of representatives of state working groups' was held to address the challenges
and successes of training programs for prosecutors, investigators and other
law enforcement officials, with an emphasis on the development of "best practices"
and the use of inter-agency efforts to combat health care fraud.

Data Tech Conference. The National Health Care Fraud Task
Force called for an examination of the use of information technology in detecting
health care fraud and abuse. In June of 2000, HCFA and DOJ fulfilled this
goal by co-sponsoring a national conference, which explored technologies and
approaches to combat health care fraud and abuse in the 21st Century. The
conference drew nearly 300 attendees from a wide universe of health care program
and law enforcement officials dedicated to combating fraud and abuse in Medicare,
Medicaid, and other government health programs. Attendees included staff from
HCFA Central and Regional Offices, Medicare contractors, TRICARE, Medicaid
State Agencies, other Federal health programs, State Medicaid Fraud Control
Units, U.S. Attorney's Offices, the FBI, the DCIS, the HHS/OIG and other federal
and state law enforcement agencies.

 

The conference focused on two basic themes. The first was an exploration
of where technology is driving the science of fraud detection in the 21st
Century. Tools incorporating advanced data mining, neural networking, fuzzy
logic and artificial intelligence hold great promise for identifying program
vulnerabilities earlier than ever. The second theme addressed approaches to
combating fraud and abuse. Advancing technology makes it all the more vital
that all stakeholders involved in combating health care fraud and abuse maintain
close partnerships. Because bad actors do not discriminate among health programs
they defraud, joint program integrity efforts are increasingly important.

  • Stepped up exclusion efforts. Federal, state and local prosecutions
    are critical to protecting the integrity of our programs by prosecuting
    dishonest providers. State Licensing Boards play a vital role in protecting
    quality of care providing to our beneficiaries," said June Gibbs Brown,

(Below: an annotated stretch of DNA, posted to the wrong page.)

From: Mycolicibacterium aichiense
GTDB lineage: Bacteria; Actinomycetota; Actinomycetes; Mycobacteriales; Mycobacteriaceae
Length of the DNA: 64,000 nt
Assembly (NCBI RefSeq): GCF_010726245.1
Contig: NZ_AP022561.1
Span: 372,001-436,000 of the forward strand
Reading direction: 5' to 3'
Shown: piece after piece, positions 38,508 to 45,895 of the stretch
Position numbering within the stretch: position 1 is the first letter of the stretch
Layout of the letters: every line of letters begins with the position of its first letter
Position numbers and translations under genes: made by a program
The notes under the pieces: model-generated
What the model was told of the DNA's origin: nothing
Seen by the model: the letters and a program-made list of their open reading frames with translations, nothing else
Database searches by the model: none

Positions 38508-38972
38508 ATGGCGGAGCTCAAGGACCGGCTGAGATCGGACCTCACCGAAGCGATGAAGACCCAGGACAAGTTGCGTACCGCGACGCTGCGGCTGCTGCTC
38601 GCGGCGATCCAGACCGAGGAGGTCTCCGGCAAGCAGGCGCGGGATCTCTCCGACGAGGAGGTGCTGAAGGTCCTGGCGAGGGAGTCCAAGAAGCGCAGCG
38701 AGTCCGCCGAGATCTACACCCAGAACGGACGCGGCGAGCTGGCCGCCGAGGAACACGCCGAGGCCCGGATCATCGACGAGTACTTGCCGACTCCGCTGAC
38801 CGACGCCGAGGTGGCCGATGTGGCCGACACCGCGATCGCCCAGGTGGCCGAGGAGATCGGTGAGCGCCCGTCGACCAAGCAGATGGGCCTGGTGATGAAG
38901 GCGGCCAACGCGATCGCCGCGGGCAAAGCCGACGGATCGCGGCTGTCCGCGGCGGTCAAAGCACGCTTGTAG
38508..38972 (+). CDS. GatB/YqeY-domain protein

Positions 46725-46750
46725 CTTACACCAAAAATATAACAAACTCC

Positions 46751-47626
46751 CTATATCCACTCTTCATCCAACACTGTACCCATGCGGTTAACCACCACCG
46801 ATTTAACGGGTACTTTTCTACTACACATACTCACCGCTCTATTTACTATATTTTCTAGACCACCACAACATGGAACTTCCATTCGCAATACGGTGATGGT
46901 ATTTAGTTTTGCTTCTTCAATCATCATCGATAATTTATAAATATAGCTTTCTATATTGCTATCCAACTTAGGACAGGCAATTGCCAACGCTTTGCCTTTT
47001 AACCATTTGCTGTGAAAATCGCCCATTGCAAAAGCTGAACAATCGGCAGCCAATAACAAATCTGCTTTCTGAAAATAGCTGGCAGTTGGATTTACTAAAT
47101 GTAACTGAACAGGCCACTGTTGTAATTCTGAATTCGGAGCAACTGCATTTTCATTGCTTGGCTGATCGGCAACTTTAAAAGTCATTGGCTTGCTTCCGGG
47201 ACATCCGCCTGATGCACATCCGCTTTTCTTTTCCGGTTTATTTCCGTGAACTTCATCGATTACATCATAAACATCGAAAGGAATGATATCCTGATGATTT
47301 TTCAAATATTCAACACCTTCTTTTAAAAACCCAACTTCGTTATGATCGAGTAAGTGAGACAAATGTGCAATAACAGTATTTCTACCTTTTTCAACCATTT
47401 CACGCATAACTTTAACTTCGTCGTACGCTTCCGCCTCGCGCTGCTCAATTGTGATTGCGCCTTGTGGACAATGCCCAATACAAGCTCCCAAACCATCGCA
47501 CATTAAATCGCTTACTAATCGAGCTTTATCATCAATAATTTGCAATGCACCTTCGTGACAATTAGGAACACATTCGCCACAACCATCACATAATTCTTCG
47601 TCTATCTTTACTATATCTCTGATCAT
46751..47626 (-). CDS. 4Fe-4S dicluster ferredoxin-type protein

HHS Inspector General. "Exclusion from these programs is a second equally
    powerful tool in our fight against waste, fraud and abuse. We will be
    expanding our efforts to educate prosecutors and state licensing authorities
    about this critical tool, and the increase number of referrals. In part
    because of these efforts, exclusions in 2000 were at a record high — a
    total of 3,350 individuals and entities were excluded from participation
    in Federal programs. This is a 12.56 percent increase from 2,976 exclusions
    in 1999.

Other significant collaborative efforts during 2000 included:

Drug Pricing. Efforts continue to ensure that the government pays
providers only reasonable and appropriate amounts for prescription drugs.
Toward this end, allegations of false claims were settled in principle with
a major drug manufacturer for inflating reported drug prices. These reported
prices are relied on by the federal and state governments to set reimbursement
rates for Medicaid; accordingly, the overstated reports allegedly caused
providers to submit inflated reimbursement claims to Medicaid. Allegations
were also settled that the drug manufacturer knowingly underpaid Medicaid
for rebates owed to it under the Medicaid Rebate Program. The company agreed
to pay $14 million, and agreed to a 5-year corporate integrity agreement
under which it will change its drug pricing practices, and submit to monitoring.
The agreement will be finalized when it has been ratified by participating
states.

The HHS Office of Inspector General continued evaluations focused on HCFA
methodologies for setting Medicare prescription drug prices. Although Medicare
Part B does not cover most prescription drugs, it does reimburse for those
used in conjunction with certain durable medical equipment and some that
are furnished during dialysis. HHS/OIG studies concluded that the Medicare
program could save dramatic sums of money if it reimbursed for the drug
albuterol and certain end stage renal disease drugs at the same rate as
Medicaid, and achieve even more savings if it could use rates available
to the Veterans Administration (VA). For example, savings for albuterol
would reach $120 million if Medicaid rates were available to the Medicare
program; and $209 million at the VA acquisition rates. Medicare allowed
amounts would be nearly halved for five ESRD drugs if amounts were based
on the rates available to the VA.

HCFA's methodology for reimbursing for drugs is set by statute -- very
generally, Medicare reimburses for the Average Wholesale Price (AWP) of
drugs, less 5 percent. HCFA has sought legislative change under which Medicare
reimbursement would more closely approximate actual acquisition costs; however,